A Look At Proper Ways To Help An Alcoholic
So you need to comprehend something concerning proper ways on how to help an alcoholic? Indeed, you've made a good decision. It can really be hard to watch a friend, family member, or coworker struggle with alcoholism. You may wonder what you can do to change the situation entirely, and whether that person even needs your help.
Helping someone struggling with alcoholism can indeed prove daunting. However, it can also be remarkably rewarding. Often times, it may seem too overwhelming to bear. Sometimes it would be much easier to just ignore it and pretend that nothing really serious is taking place. But then, it may be damaging to you and other family members in the log run.
Drug dependence and alcoholism are two complex problems, with numerous related issues. And, though there's no magic formula to help a person who is struggling with alcoholism to stop his/her drug abuse, you're certainly not alone. We are here to help you stop your friend or loved one to stop their drug abuse completely. Here are some helpful steps. Take a look:
Step 1. Be honest to the person
If your friend, coworker, or family member does have an alcoholic problem, the best way you can help is be honest with them. Open up and speak about the issue before it goes beyond control. Remember, alcoholism can lead to shame and embarrassments. Thus, it can be very easy to pretend that everything is at best. But you're surely not helping if you keep quiet. Just open up and speak with the person when he/she is not drunk.
Step 2. Enlist the help of others
As the old adage goes, ''there is power in numbers''. Therefore, to help your loved one, see if you can reach to other friends or family members involved in the intervention plan. You may ask people whom you know the person trusts, such as a brother, sister, or best friend to join you in advising the alcoholic.
Ensure that you encourage all the participants to avoid personal judgments as much as they can. They should only focus on the situation at hand. You may enlist help of a professional, such as a therapist, doctor, or any other specialist from an addiction treatment facility. Ask for their genuine advice on how you can help the person into treatment.
Step 3. Try to rehearse
It's always vital to ensure that you practice whatever you're going to tell the person. Sometimes if you don't rehearse you may find yourself telling him/her something that will hurt him/her completely. Therefore, try to formulate incredible statements that are absolutely positive and supportive. Avoid certain statements that appear negative, hurtful, or judgmental. For instance, you can say,'' you need to get help now, you know that I love you and you're very important to me. Please accept help now''.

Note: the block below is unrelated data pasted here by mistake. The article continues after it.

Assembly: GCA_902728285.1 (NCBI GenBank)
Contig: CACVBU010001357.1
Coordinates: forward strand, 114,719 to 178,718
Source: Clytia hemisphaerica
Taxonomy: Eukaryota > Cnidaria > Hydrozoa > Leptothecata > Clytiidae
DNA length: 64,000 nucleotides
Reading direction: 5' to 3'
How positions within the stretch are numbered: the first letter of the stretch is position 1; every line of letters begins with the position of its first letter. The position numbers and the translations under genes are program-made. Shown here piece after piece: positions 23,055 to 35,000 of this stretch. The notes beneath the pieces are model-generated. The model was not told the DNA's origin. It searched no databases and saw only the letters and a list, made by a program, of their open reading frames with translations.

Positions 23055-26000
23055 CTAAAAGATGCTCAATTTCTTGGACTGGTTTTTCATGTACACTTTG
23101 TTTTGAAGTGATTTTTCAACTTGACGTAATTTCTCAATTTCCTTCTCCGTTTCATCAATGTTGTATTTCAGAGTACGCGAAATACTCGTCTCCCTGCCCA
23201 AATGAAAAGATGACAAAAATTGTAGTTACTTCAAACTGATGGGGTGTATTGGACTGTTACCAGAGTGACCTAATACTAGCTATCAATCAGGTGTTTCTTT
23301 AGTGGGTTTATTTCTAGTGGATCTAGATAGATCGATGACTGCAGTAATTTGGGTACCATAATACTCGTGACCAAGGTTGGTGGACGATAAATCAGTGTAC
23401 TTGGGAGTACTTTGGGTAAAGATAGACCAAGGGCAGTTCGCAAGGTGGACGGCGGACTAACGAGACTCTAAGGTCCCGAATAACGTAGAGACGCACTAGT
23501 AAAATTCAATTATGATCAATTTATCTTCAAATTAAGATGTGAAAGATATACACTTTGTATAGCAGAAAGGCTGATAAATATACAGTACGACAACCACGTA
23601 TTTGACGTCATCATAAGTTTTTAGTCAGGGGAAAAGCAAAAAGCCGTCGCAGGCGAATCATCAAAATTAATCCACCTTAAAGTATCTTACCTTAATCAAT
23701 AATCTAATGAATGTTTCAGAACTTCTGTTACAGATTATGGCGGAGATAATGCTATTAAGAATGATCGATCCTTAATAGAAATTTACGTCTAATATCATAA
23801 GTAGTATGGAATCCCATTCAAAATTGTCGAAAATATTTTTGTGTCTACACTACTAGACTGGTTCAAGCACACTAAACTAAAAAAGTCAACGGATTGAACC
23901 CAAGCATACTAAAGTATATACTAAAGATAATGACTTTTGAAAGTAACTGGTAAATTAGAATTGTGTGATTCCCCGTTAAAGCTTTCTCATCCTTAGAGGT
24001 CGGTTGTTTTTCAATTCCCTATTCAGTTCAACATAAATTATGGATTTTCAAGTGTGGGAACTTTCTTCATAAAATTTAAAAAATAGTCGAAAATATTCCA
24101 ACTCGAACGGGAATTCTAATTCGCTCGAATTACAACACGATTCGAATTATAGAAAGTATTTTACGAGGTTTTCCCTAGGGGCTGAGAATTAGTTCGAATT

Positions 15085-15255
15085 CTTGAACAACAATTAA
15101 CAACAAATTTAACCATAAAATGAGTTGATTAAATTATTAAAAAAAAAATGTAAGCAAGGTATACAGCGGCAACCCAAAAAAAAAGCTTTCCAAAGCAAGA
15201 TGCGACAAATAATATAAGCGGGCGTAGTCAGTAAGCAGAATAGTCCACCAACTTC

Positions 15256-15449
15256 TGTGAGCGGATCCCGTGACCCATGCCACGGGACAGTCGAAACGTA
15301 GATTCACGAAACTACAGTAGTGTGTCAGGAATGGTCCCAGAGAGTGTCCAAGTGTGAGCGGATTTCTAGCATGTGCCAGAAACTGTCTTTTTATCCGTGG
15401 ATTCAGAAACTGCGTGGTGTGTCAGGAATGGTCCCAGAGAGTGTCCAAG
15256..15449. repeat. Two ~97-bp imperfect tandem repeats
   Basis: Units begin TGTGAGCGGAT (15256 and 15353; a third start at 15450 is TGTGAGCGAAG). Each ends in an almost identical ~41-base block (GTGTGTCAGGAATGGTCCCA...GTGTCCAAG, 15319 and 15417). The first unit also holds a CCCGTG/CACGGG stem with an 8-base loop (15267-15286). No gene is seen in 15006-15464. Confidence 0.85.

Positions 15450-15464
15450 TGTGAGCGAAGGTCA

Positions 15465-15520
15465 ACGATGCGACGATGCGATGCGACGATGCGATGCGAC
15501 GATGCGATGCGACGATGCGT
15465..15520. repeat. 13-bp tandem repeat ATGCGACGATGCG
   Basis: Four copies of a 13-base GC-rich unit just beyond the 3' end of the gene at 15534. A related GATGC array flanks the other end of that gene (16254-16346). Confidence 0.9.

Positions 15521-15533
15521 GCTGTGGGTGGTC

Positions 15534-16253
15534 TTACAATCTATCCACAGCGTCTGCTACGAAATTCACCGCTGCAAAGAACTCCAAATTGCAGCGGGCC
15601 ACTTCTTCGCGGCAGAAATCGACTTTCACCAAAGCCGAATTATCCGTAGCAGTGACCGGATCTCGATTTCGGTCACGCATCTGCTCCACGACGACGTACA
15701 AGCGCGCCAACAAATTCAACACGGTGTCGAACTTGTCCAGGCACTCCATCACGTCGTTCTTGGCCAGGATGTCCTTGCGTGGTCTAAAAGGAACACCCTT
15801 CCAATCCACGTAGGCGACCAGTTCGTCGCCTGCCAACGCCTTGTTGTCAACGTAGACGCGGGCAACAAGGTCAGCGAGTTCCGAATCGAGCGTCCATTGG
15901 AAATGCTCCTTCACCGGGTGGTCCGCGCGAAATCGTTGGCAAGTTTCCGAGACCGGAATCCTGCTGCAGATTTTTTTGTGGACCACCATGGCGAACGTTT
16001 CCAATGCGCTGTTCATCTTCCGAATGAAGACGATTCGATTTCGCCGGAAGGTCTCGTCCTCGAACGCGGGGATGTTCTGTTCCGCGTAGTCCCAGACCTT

Step 4. Choose a good place and time to talk
Always pick the right time and place to have this important conversation. Probably, it should be that time when you're sure you have the person's full attention, especially when he/she is quite sober. Again, ensure that they're not upset or preoccupied with some other issues. Have that vital conversation in a place where you know you will have quiet and a bit of privacy. Apparently, you'll want to avoid any embarrassments or interruptions.
Step 5. Commit to change
Do not be easily swayed away by their false promises. Remember, your loved one or friend might vow to cut back on their own. Urge that person to join a formal treatment program, which is absolutely the best way to overcome alcoholism problem. Thus, you need to ask for concrete commitments and try as much as possible to follow up on them.
If the person is quite resistant to getting your genuine help, you'll need to plan a comprehensive intervention. During this process, ask for the help of the rest of the family members, friends, coworkers and a professional counselor. Get together to confront the person. Urge them into treatment so they can develop good lifestyles.
In conclusion, you probably need to stay the course to help an alcoholic. Once you get the person into treatment therapy, never think that you're done. Remember, treatment for alcoholism is an ongoing process. Therefore, you may need to attend treatment sessions and various other meetings with them. Let them see for sure that you very much care for them. If need be, offer to help out with their work, household tasks, and also childcare chores so they can stay focused on their treatments.
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